Kehinde Wiley, a New York-based Nigerian-American artist has been selected by The Smithsonian Museum to do a portrait of the former U.S. President Barack Obama for its National Portrait Gallery.
Wiley is widely known for his exciting, highly naturalistic portraits of African-Americans, including his most popular creations of young African-American men in their latest hip-hop street fashion items.
The 40-year-old artist was specifically selected by the former President Obama for his rich and highly inundated color palette and his use of embellished patterns, which often complement his accurate, yet dramatic, way of bringing out similarities in his subjects.
Wiley, who was born in Los Angeles, California in 1977 to a Nigerian father and an African-American mother, was once described by the Columbus Museum of Art, as an award-winning artist whose heroic portraits “address the image and status of young African-American men in contemporary culture.”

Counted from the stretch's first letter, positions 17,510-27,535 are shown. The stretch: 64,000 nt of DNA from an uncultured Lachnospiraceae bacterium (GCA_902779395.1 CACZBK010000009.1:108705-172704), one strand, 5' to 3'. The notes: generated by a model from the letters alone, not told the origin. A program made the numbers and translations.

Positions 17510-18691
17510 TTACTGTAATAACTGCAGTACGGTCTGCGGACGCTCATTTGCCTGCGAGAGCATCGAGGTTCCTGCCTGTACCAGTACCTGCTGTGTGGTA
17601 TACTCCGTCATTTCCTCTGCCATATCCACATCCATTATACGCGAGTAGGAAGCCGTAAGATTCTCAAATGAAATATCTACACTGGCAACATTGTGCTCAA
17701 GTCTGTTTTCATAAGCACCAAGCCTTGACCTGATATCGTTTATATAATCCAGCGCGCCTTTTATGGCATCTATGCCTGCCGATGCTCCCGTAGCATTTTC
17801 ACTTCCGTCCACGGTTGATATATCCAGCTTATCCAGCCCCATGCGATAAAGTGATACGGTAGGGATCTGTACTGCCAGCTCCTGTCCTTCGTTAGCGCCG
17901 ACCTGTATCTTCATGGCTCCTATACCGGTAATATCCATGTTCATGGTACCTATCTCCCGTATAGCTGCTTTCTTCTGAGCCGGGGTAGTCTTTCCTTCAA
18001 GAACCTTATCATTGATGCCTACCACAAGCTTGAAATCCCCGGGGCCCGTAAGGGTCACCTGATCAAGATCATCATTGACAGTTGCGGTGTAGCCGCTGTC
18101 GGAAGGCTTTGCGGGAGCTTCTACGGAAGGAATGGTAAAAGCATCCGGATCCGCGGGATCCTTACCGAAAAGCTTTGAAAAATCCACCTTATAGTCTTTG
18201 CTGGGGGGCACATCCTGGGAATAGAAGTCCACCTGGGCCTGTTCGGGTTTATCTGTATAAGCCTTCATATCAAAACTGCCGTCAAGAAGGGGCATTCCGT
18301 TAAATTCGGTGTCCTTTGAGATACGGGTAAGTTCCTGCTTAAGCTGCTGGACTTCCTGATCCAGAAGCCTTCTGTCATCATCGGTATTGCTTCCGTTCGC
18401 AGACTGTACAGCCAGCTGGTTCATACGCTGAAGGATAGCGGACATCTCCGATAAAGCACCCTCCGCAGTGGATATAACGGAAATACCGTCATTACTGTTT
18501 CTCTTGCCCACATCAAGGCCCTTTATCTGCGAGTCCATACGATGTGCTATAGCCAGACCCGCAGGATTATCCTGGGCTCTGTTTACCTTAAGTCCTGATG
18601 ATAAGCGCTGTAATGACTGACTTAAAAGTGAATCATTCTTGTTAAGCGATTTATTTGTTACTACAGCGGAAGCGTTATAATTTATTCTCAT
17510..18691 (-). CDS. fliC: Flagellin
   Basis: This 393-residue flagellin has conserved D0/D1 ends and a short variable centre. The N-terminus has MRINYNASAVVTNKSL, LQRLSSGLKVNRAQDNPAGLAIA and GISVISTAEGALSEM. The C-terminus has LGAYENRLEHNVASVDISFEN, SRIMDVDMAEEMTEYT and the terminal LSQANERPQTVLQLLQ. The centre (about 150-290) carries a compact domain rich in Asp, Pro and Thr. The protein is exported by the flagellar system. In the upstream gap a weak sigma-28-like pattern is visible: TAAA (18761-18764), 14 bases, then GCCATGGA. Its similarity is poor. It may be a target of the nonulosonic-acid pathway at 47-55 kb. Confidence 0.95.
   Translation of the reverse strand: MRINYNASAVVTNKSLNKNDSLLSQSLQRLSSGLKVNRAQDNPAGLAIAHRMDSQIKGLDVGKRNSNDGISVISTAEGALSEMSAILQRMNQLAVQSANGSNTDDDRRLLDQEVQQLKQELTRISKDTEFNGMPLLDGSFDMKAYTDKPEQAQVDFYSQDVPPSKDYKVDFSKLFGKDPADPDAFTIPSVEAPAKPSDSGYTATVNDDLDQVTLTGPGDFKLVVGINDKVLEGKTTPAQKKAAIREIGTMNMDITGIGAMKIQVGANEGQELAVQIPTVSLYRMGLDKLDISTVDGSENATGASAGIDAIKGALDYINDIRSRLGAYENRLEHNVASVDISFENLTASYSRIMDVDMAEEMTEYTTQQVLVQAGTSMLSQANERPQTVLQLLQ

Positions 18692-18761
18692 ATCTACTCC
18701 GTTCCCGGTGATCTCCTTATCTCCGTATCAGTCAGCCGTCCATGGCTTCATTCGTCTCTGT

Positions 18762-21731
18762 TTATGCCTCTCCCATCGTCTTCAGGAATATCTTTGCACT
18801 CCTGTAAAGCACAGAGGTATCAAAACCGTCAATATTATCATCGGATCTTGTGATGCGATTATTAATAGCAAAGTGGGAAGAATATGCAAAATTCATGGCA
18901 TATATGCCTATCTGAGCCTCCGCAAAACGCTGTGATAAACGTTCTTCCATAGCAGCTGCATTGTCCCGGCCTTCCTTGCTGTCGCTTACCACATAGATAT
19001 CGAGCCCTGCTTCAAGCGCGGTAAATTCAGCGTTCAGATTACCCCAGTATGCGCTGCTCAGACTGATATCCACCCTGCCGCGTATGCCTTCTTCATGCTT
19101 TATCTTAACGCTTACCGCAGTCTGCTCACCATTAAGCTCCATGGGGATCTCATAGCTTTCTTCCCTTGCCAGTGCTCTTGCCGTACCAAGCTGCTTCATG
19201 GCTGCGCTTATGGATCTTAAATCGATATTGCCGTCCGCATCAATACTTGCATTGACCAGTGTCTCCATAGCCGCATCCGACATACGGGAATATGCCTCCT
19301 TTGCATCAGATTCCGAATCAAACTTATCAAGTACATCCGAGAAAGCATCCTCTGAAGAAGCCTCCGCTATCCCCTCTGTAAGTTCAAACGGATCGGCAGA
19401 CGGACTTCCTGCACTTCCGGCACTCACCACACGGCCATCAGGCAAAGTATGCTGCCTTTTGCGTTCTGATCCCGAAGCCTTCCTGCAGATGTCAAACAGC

One of his greatest works is the 2005 “Napoleon Leading the Army Over the Alps”, which was based on the Napoleon Crossing the Alps by Jacques-Louis David.
Great Honor and Privilege
Announcing Wiley’s selection last week, the National Portrait Gallery said it was delighted to be working with the young artist along with the Baltimore-based artist Amy Sherald, who will do a portrait of the former American First Lady Michelle Obama.
“Both have achieved enormous success as artists, but even more, they make art that reflects the power and potential of portraiture in the 21st century,” the museum wrote on its website.
Being commissioned by the world’s largest museum to do an official portrait of an American President is one of the greatest privileges an artist can enjoy. Very few painters have had this once in a lifetime opportunity.
The museum has partnered with the White House to commission official portraits of the American presidents and their spouses at the end of each presidency.
The artists commissioned to do the job are required to produce two sets of portraits: one for the White House and one for the National Portrait Gallery.
The Smithsonian Museum is the only arts center outside the White House where visitors get a chance to view the entire collection of presidential portraits.
“The Smithsonian’s National Portrait Gallery tells the multifaceted story of America through the individuals who have shaped its culture,” the museum writes.
Through visual art, performing art and the news media, the National Portrait Gallery exposes presidents, visionaries, artists, human rights activists and villains whose lives and actions help to tell the American story.
by Fredrick Ngugi